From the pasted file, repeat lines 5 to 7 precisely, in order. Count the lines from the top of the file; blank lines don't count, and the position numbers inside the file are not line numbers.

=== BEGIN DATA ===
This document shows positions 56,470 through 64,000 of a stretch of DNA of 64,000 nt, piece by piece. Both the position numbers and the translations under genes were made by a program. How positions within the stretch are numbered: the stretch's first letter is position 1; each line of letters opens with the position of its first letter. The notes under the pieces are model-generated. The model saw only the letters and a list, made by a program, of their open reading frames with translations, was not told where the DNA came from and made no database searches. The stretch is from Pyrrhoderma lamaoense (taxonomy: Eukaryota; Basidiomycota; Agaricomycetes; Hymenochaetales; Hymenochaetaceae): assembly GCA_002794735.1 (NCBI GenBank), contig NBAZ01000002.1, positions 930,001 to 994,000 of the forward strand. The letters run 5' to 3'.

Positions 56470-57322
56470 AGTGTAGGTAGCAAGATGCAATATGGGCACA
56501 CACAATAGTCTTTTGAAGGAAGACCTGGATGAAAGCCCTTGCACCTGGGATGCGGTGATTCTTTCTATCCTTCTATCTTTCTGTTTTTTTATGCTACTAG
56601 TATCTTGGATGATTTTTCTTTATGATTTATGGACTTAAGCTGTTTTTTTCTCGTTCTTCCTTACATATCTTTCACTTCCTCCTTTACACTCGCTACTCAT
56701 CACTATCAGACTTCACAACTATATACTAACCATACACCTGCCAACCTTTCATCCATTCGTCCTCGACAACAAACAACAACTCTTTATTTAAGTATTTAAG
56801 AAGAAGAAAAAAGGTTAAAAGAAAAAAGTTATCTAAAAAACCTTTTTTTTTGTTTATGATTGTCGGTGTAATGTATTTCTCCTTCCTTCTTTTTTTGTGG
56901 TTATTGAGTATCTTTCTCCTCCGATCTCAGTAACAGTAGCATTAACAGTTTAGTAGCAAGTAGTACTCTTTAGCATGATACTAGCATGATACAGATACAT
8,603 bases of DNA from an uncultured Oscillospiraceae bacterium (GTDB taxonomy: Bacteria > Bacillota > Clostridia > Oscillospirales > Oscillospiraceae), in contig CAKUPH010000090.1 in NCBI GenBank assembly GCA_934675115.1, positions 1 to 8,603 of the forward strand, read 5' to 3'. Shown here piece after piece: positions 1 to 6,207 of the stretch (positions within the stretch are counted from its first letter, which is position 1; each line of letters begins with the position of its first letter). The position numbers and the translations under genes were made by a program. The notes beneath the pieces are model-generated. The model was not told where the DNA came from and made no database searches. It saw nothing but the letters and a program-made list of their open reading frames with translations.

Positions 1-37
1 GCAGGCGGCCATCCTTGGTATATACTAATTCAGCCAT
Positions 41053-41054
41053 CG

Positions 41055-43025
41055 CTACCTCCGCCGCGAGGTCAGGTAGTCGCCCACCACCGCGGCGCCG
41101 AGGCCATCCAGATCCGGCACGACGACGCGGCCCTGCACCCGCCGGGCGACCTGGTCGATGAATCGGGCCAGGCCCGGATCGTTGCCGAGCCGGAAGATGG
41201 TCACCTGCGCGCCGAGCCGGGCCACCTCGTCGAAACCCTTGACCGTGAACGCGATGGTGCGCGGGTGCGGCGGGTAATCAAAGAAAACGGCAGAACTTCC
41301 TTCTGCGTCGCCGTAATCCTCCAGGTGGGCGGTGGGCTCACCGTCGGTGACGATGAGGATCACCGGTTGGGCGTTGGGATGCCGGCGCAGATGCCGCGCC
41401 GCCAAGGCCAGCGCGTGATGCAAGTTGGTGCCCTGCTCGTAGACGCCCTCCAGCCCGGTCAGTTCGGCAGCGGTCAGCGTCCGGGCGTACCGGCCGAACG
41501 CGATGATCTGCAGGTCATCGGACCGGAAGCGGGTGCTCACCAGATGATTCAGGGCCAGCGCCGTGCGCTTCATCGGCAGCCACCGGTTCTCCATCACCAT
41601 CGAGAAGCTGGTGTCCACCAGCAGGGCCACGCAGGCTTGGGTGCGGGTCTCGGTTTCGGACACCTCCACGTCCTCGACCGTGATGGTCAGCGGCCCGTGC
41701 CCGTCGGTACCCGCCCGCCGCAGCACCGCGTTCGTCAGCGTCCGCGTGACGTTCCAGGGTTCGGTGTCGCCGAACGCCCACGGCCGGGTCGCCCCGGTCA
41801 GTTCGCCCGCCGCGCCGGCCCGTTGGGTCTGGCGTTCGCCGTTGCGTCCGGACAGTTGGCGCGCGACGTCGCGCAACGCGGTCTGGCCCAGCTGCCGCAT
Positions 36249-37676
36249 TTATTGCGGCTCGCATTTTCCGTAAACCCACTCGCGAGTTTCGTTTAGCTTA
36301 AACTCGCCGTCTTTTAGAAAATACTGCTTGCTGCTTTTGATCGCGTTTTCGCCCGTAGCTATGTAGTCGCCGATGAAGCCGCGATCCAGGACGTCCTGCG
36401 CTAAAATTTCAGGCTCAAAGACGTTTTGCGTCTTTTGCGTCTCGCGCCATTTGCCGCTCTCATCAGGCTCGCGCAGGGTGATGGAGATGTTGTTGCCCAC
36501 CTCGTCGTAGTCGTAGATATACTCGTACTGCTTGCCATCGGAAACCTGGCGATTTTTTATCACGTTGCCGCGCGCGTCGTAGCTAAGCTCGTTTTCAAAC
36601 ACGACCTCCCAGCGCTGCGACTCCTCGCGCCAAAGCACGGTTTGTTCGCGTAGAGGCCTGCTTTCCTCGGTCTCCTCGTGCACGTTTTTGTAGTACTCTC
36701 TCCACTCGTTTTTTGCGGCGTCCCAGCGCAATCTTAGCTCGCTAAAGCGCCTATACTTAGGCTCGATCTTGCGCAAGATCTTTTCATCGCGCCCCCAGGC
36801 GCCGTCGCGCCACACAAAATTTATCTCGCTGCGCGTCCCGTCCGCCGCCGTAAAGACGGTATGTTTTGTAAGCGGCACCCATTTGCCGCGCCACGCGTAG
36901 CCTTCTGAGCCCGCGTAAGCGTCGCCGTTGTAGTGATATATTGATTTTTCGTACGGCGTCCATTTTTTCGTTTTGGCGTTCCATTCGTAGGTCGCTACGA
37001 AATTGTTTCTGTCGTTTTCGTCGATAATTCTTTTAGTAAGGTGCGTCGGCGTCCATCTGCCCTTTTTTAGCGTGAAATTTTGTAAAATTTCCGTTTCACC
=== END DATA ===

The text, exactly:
56601 TATCTTGGATGATTTTTCTTTATGATTTATGGACTTAAGCTGTTTTTTTCTCGTTCTTCCTTACATATCTTTCACTTCCTCCTTTACACTCGCTACTCAT
56701 CACTATCAGACTTCACAACTATATACTAACCATACACCTGCCAACCTTTCATCCATTCGTCCTCGACAACAAACAACAACTCTTTATTTAAGTATTTAAG
56801 AAGAAGAAAAAAGGTTAAAAGAAAAAAGTTATCTAAAAAACCTTTTTTTTTGTTTATGATTGTCGGTGTAATGTATTTCTCCTTCCTTCTTTTTTTGTGG